North Leeds Pop Ups!

Regular readers will know that Susie is currently off on maternity leave – she had a baby girl in the end and both are doing very well! To keep me busy in the meantime I experimented with some pop up events in a secret venue in North Leeds, as a high proportion of our customer base comes from North Leeds. I did these ‘feast’ style, to save me from having to plate up over 100 plates of food all on my own!

First up in February was a Sri Lankan feast, inspired by my travels in Sri Lanka last summer. If I’m completely honest it was a baptism of fire! The logistics of getting all our stuff over to a different venue and then cooking in an unfamiliar kitchen were much more challenging than I had originally anticipated. But we have high standards at the Manor and I was keen to uphold these. Whilst serving the dinner ‘buffet style’ saved me from plating up lots of dishes, the knock on effect was the requirement for all the food to be hot and ready all at the same time – in a narrow galley kitchen where you can see your breath, it was that cold!

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Our venue for the pop ups was Shadwell Independent Library and Arts Centre. Shadwell is a little village, just beyond Roundhay Park, and the library is a beautiful little Georgian property that the community has recently claimed back and is running through volunteers. It’s an incredibly atmospheric and cosy environment and more than enough space to host the 14 guests I had coming, even if the cooking was a bit tricky! Plus guests could read the latest Mills and Boon, or a local history book whilst they waited for the next course to come!

I cooked as much as I could in advance so that I could be in control on the night. But reheating a number of curries and sides took a bit longer than anticipated! Snacks on the night included little pots of daal, and a little bread roll stuffed with a spicy tuna mix. My favourite snack was a Sri Lankan version of a masala dosa. I really enjoyed making this as I got to ferment and then grind rice, fenugreek and lentils into a paste to turn into thick, tasty pancakes.

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Sri Lankan curries, on the whole, are a bit lighter than Indian curries. Sri Lanka is still quite a poor country and so a big focus is on vegetables, with meat and fish used sparingly. The curries pack a punch in terms of spice and come with sweetness from coconut and sourness from tamarind. I think the standout curies for me were the cashew nut curry – where the nuts are cooked until soft; the prawn and tamarind curry, which had a really moreish, deep and tangy tamarind sauce; and spicy baked chicken, which had the most incredibly intense marinade that leaves the chicken melt in the mouth and super tasty.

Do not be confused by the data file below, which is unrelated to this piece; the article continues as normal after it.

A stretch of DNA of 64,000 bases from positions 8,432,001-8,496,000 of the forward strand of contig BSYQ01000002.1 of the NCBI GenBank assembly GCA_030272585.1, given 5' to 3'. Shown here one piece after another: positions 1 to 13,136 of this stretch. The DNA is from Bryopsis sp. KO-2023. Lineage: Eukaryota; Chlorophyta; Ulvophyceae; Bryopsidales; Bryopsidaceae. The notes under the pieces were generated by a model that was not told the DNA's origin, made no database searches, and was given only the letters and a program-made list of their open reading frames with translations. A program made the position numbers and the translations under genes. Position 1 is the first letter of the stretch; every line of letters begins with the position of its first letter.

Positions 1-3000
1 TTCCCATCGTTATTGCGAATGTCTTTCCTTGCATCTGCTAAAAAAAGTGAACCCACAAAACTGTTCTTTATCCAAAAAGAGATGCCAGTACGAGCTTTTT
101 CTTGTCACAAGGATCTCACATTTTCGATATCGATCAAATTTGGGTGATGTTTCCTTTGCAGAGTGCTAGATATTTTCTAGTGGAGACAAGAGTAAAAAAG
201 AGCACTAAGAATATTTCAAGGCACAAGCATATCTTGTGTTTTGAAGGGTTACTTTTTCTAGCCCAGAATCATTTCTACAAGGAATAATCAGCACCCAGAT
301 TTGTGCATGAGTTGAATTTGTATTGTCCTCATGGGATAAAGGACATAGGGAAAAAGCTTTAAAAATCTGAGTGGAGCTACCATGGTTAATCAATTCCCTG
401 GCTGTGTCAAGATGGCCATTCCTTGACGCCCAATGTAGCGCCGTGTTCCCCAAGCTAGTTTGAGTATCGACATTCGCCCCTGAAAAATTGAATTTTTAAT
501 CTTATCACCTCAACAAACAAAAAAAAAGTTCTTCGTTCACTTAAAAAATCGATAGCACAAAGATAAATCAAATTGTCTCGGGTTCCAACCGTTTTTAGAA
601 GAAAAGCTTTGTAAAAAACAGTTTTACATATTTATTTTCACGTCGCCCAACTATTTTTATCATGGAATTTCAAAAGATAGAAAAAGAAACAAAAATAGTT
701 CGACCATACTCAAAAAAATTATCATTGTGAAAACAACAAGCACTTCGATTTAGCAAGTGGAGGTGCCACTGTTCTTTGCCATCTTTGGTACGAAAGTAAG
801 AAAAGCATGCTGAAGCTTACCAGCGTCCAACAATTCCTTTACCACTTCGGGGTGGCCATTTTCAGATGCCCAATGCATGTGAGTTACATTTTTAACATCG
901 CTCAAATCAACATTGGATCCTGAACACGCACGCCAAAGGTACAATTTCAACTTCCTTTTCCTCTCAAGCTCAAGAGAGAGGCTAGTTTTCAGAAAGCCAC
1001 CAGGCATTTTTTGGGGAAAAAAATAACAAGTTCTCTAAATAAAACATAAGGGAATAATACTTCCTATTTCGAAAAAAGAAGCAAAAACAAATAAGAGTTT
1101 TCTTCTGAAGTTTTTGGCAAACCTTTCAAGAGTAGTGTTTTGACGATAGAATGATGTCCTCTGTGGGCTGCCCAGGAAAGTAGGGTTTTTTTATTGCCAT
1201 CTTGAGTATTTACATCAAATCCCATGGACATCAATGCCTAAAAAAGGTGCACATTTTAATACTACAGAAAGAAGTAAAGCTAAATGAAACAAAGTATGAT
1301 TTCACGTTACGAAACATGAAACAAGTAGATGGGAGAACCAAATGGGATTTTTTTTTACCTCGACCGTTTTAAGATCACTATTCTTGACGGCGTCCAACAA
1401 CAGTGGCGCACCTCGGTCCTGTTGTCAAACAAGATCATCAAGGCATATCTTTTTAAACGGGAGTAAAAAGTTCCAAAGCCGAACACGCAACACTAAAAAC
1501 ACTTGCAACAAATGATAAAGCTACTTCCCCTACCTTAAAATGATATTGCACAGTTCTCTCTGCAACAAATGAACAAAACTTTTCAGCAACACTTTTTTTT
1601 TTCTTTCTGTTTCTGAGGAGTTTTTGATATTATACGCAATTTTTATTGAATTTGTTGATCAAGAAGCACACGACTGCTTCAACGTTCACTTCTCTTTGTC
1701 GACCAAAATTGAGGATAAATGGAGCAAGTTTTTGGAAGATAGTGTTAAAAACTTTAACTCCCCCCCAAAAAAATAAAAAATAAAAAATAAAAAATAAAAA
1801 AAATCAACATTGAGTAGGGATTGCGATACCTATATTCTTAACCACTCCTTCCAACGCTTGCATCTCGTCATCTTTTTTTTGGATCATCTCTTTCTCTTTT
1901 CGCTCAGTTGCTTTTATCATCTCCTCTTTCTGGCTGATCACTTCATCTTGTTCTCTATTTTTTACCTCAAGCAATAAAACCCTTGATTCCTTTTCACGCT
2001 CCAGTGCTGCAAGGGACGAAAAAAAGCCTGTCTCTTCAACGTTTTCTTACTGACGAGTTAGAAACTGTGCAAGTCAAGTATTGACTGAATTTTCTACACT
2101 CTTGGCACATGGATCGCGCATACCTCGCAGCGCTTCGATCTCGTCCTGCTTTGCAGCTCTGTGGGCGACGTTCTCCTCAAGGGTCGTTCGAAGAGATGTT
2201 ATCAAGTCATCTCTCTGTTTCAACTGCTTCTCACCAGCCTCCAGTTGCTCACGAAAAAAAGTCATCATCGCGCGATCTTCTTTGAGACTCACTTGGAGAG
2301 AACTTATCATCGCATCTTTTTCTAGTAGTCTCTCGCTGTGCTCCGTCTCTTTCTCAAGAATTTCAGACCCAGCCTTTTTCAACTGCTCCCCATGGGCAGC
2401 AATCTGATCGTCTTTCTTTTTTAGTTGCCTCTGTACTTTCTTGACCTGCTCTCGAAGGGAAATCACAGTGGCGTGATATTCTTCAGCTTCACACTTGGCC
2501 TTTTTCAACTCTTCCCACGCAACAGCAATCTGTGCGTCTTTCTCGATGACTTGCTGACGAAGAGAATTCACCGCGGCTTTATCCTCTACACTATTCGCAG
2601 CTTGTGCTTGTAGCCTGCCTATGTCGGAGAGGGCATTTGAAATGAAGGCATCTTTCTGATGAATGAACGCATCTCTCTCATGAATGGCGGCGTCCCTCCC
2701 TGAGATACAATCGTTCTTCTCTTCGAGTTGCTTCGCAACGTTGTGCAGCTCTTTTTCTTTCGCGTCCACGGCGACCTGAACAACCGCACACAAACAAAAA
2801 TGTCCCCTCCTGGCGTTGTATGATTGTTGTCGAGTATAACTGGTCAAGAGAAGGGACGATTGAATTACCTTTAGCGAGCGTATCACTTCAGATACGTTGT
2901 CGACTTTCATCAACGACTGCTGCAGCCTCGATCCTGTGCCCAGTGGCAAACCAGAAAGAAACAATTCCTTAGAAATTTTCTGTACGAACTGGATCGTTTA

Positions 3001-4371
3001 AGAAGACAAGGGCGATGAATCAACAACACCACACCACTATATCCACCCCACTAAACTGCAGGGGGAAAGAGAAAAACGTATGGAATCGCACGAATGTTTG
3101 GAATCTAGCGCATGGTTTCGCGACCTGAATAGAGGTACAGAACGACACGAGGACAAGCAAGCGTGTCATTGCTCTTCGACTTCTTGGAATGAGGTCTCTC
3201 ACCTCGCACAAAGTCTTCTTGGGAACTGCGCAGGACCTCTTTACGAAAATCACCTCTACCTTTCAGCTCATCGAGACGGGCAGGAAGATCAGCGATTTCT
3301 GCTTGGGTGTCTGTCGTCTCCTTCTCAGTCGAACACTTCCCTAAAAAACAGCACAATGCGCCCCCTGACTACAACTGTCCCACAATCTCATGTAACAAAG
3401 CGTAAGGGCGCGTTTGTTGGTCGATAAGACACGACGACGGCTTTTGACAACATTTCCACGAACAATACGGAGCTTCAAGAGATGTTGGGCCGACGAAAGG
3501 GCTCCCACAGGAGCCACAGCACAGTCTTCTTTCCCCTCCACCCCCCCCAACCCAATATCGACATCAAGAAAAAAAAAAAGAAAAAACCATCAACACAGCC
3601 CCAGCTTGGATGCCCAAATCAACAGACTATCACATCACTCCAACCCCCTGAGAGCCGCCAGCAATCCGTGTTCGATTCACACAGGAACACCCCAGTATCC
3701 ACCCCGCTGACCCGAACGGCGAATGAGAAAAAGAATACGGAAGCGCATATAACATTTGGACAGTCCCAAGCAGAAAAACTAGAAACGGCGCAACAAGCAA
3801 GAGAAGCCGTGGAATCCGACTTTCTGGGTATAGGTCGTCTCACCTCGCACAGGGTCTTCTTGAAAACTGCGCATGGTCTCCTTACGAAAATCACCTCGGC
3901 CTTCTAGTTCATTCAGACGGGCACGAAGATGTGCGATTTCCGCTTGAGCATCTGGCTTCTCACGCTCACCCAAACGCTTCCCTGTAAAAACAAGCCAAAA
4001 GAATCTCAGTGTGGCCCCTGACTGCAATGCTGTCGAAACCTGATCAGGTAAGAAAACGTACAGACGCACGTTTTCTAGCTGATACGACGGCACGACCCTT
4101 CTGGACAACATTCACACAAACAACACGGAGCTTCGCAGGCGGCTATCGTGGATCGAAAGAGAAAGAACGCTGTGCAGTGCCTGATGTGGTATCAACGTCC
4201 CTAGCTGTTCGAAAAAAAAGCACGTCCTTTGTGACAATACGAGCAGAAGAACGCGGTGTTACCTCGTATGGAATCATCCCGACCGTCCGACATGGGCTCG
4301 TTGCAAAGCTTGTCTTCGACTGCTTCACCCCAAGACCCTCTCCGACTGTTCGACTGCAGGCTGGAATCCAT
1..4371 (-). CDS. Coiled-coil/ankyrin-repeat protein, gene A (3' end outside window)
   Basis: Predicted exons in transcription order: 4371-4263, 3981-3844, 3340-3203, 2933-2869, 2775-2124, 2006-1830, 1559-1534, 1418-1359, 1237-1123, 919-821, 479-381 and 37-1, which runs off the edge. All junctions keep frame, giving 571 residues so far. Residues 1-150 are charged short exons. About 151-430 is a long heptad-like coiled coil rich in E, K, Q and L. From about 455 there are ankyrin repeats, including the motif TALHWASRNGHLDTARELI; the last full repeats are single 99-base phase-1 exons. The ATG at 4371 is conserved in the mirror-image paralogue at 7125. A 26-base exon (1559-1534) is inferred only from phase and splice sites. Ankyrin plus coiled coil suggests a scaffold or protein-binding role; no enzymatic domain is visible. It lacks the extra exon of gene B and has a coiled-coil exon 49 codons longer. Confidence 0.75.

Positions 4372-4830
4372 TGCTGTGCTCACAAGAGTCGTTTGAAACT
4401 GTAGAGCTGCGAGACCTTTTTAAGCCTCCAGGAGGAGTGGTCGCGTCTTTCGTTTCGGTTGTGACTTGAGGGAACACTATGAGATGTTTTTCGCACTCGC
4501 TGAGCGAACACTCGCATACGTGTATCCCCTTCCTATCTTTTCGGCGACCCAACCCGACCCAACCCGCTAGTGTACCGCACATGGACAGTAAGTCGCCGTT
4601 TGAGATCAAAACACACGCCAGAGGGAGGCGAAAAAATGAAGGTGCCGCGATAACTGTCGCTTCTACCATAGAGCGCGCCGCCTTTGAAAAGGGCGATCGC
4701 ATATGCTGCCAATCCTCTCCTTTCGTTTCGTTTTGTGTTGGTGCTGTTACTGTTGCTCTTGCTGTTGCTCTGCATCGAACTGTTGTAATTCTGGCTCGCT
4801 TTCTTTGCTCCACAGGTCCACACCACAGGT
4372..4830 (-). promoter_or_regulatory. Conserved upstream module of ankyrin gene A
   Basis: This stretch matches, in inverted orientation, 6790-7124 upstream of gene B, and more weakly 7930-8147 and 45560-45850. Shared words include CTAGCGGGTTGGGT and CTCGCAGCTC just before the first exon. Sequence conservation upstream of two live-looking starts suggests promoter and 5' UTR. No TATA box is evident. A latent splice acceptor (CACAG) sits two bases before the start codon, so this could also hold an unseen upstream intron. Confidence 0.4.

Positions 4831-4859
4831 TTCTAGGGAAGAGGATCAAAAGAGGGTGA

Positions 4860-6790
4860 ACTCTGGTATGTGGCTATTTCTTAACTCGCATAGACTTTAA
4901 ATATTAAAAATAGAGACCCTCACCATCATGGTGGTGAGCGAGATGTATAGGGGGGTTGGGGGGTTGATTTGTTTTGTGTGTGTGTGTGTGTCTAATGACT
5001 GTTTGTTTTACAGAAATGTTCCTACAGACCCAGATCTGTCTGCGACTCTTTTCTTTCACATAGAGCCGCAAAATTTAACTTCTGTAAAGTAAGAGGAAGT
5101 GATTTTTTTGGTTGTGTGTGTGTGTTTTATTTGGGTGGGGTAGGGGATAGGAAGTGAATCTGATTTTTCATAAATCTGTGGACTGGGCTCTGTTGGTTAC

By the time of our March event, which was just this weekend, you could say I had learnt my lesson in terms of what it was feasible to produce in such a small, strange kitchen. Luckily the theme was Persian – inspired by Sabrina Ghayour’s latest book ‘Feasts’ – and so a lot of the accompanying salads were able to be served at room temperature.

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For snacks I prepared little sausage rolls filled with lamb kofta, pasties filled with curried mushy peas and a flavourful frittata stuffed with peppers, herbs, cheese and lots of pul biber chilli flakes.

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The feast itself was centred around a huge lamb leg that was marinated overnight in yoghurt, rose harissa, fenugreek and lime. This was slow roasted for 4 hours and then served shredded and bound in all the lovely marinade juices. The stand out sides included a filthy grilled corn salad that was pimped with lashings of brown butter and feta cheese. A charred cauliflower salad also seemed to go down well. This was roasted in harissa and honey and then was served with preserved lemon, almonds and a tahini sauce. What I like about Sabrina’s food is that she’s not afraid to pair what seem like bonkers ingredients, and it always works! She adds layers of flavour through the additional accompaniments and the resulting colours are always very inviting!

Dessert was a pretty little sweet vanilla parfait, filled with sour cherries, punchy mint, bitter chocolate chips and a naughty dark chocolate sauce. The combination of sweet and sour was superb.

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So, it nearly pushed me over the edge, but I succeeded in my pop up experiment! It was loads of work to get all the appropriate food, crockery and equipment to the venue, so I think in future a temporary residency at a venue would be a much better use of time, rather than having to unpack and pack up completely at the start and end of each event.

With that in mind, my next events in April will be… back at the Manor! It will be lovely to be back in my comfort zone and to be able to go into a cupboard to get what I need! These will be based around Chetna Makan’s latest book on Indian Streetfood and I’ll be attempting to create a fine dining tasting menu out of it! These are likely to be our last events until Susie thinks about returning in the Autumn.

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About martinimanleeds

Martini Man lives in West Leeds and a is rabid foody and obsessive home cook. He has recently set up West Leeds' very first Secret Supper Club, Dinner at the Manor, with his friend Sticky Pinny. The supperclub aims to use locally sourced ingredients that are not typically found on restaurant menus. It also runs 'wine and dine' events that pair wines (or soemtimes even ales) to food - yum!

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